It should be noted that four separate analyses should be conducted on the structure. In the other words, lateral loads should be applied to each sides of the building, south to north, north to south, east to west and west to east. Helmy et al. (2012) investigated the influences of lateral load directions. Apart from these effects, they considered the same direction that has been used in this study for lateral load. This direction leads to the largest deflection in the structure.

Applied loads and loading procedure: The internal forces acting on the corner column is computed in order to perform nonlinear dynamic analysis. The corner column is removed and its equivalent forces are applied to the connection of the removed column. The equivalent internal forces are M, P and V, defined as bending moment, axial force and shear force. The variables GND and LLAT denote gravity loads and lateral loads. According to Fig. 2, the equivalent internal forces started from 0 sec and increased linearly upto 5 sec for simulating the dynamic effect of column removal phenomenon. The internal forces are kept constant until the 7th second after they met their full capacity and met their full capacities and the system reaches its stable condition. Then, arriving to 7th second, the internal forces are removed suddenly (Kim and Kim, 2009).

Column removal scenarios: To investigate the effects of losing columns on the structural members and their behavior, corner column of the model have been chose to be removed and analyzed in four cases based on the UFC regulations (Table 3).

The locations of removed corner columns in the studied ten-story building are as follow:

First story, above the ground
Fifth story, at mid-height of the building where the column sections is changed
Eighth floor, where the column sections is changed
Ninth story, the story below the roof

Table 3: APM analysis cases (scenarios)
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Fig. 2:
Applying dynamic loads for nonlinear dynamic procedure (Yousefi, 2014)

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Fig. 3: Notionally removed corner column for AP analysis

Table 4: Ultimate capacity of the column
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According to Table 4, a corner column and an internal column in each model was removed and the results were analyzed.

Figure 3 shows the locations of removed columns in the elevation and plan. A-1 (intersection of axes A and 1) columns as representative of corner columns are notionally removed in the height of the structure one at a time in stories in distinct analyses.

Analytical modeling: OpenSees (Mazzoni et al., 2007) finite element program code was used for modeling and numerical analysis of the exterior frames subjected to column removal scenarios. It is a powerful nonlinear software for simulating the applications in the earthquakes as well as structural engineering using finite element methods. A series of nonlinear dynamic analyses have been performed for each analysis in order to analyze the external steel frames. To model structural members, beams and columns have been presented by nonlinear beam-column element in combination with fiber cross sections having fatigue material and Steel02 hysteretic material model with isotropic strain hardening and bilinear kinematic stress-strain curve. The post-yield stiffness of members is considered to be 2% of the initial stiffness. The values of controlling the transition from elastic to plastic branches R0, R1 and R2 are assumed as 10, 0.925 and 0.15, respectively. The steel behavior of Steel02 material is shown in Fig. 4. Due to the possibility of large deformations, corotational coordinate transformation has been used to perform a precise geometric transformation of members’ stiffness and resisting forces and the common damping ratio which usually applies to the structures is considered as 5% of the critical damping.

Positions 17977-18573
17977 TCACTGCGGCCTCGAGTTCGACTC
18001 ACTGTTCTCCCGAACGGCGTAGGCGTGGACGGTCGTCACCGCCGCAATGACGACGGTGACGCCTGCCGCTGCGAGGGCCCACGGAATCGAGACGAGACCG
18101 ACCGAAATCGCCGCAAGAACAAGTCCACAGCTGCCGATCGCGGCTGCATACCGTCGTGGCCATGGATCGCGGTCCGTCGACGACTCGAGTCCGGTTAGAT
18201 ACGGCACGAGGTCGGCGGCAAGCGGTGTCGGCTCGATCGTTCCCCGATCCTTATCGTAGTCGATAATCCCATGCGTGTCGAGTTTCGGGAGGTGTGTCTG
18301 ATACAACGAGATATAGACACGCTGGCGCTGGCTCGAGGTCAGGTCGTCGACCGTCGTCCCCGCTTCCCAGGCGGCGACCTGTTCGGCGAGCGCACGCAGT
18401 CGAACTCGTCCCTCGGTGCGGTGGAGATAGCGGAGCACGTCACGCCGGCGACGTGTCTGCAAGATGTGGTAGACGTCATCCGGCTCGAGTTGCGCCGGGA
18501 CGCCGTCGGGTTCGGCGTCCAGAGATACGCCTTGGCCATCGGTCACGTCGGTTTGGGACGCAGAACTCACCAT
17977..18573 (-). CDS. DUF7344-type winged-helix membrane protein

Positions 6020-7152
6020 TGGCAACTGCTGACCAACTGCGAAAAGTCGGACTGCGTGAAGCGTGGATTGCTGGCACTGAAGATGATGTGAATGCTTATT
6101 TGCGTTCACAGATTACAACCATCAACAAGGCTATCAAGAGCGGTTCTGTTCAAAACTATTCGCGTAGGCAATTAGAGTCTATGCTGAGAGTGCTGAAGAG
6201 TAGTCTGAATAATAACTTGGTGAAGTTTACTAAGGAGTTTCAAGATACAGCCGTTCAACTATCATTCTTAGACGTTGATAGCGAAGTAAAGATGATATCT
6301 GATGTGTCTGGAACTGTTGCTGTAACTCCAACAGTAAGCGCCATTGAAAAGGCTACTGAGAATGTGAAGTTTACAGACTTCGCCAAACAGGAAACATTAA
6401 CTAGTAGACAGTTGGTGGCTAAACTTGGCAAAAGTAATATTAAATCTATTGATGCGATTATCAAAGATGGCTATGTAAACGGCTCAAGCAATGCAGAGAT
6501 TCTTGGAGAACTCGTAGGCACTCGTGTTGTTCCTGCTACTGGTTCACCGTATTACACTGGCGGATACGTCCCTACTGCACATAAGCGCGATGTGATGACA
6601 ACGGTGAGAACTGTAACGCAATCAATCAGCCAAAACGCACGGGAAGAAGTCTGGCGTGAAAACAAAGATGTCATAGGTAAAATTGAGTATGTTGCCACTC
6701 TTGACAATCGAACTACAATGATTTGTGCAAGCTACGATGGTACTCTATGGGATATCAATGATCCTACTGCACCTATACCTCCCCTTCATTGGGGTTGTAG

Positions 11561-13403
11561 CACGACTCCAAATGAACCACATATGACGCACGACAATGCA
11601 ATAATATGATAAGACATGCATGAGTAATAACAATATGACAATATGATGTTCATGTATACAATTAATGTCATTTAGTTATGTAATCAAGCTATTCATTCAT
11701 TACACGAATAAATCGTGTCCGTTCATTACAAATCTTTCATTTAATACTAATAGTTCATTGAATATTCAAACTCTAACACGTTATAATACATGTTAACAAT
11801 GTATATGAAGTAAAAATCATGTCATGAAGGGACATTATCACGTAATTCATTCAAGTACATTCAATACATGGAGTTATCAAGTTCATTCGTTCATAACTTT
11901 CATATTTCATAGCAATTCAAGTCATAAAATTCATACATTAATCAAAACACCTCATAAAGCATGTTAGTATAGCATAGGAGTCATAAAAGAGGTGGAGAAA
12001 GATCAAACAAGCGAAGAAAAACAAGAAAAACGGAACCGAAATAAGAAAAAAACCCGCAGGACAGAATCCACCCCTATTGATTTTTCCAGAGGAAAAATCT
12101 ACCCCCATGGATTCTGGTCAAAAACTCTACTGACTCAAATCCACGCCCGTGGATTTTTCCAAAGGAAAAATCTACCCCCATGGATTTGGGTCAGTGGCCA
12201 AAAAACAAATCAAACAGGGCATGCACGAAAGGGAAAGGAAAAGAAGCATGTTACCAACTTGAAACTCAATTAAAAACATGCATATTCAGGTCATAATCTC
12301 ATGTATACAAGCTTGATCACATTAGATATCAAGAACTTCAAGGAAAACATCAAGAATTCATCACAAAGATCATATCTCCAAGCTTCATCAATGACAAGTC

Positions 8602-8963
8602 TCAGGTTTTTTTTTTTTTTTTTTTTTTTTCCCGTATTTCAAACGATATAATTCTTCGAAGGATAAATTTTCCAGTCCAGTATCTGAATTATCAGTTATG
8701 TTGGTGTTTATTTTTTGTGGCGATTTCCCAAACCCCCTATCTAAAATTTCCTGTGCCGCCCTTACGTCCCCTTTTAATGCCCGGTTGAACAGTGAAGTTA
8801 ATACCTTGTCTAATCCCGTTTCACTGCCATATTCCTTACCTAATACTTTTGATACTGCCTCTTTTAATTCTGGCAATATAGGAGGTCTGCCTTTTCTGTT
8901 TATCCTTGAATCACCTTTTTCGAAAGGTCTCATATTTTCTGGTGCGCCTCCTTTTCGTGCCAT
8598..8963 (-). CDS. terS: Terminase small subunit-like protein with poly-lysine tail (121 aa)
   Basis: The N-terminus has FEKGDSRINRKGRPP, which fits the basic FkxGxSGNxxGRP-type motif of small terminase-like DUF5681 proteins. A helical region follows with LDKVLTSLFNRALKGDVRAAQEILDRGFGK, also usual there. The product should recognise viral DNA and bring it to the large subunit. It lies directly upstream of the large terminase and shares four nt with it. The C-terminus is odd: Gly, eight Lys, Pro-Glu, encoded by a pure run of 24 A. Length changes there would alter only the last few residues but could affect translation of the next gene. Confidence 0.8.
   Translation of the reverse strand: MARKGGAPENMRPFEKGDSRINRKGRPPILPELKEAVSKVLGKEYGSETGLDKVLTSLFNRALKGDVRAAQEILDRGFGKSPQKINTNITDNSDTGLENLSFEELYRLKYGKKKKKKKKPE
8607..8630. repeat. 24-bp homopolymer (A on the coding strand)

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Fig. 4: Constructive material of the models

The progressive collapse analyses are conducted by removing a column in ground level of the frame buildings according to UFC (2009) guidelines.

RESULTS AND DISCUSSION

To assess whether or not the building structure can bridge over the notionally removed corner column under extra forces imposed to the adjacent columns, Four APM scenarios have been analyzed. In Fig. 5-9, time history responses columns’ axial forces for APM cases are shown. The analyses interpret according to described scenarios in Table 4. The simulation results revealed that the system was not able to successfully absorb the loss of structural members predefined in Table 4 and a large distribution of forces were observed to happen. In all cases, column of B-1 was critical. For instance, when the corner columns removed in the first case, the axial force spiked from 7816.14 kN to a peak value of 12324.31 kN. For the same element, in the second case, the axial force spiked from 4219.53 kN to a peak value of 7189.19 kN. Accordingly, in the third case, the axial force spiked from 2025.18 N to a peak value of 3486.85 kN and in the fourth scenario, the axial force in this element spiked from 1634.28 kN to a peak value of 2278.36 kN.

After removing corner column, in first scenario, the maximum axial force in the adjacent column of C-1 was 7218.41 kN. For the same element, in the second case, the maximum axial force was 4198.24 kN. Accordingly, in the third case, the maximum axial force was 2004.83 kN and in the fourth scenario, the axial force in this element became at highest level at 1219.34 kN. According to the results, in first scenario, the maximum axial force in the adjacent column of D-1 was 7214.63 kN. For the same element, in the second case, the maximum axial force was 4211.53 kN. Accordingly, in the third case, the maximum axial force was 2001.23 kN and in the fourth scenario, the axial force in this element became at highest level at 1224.82 kN.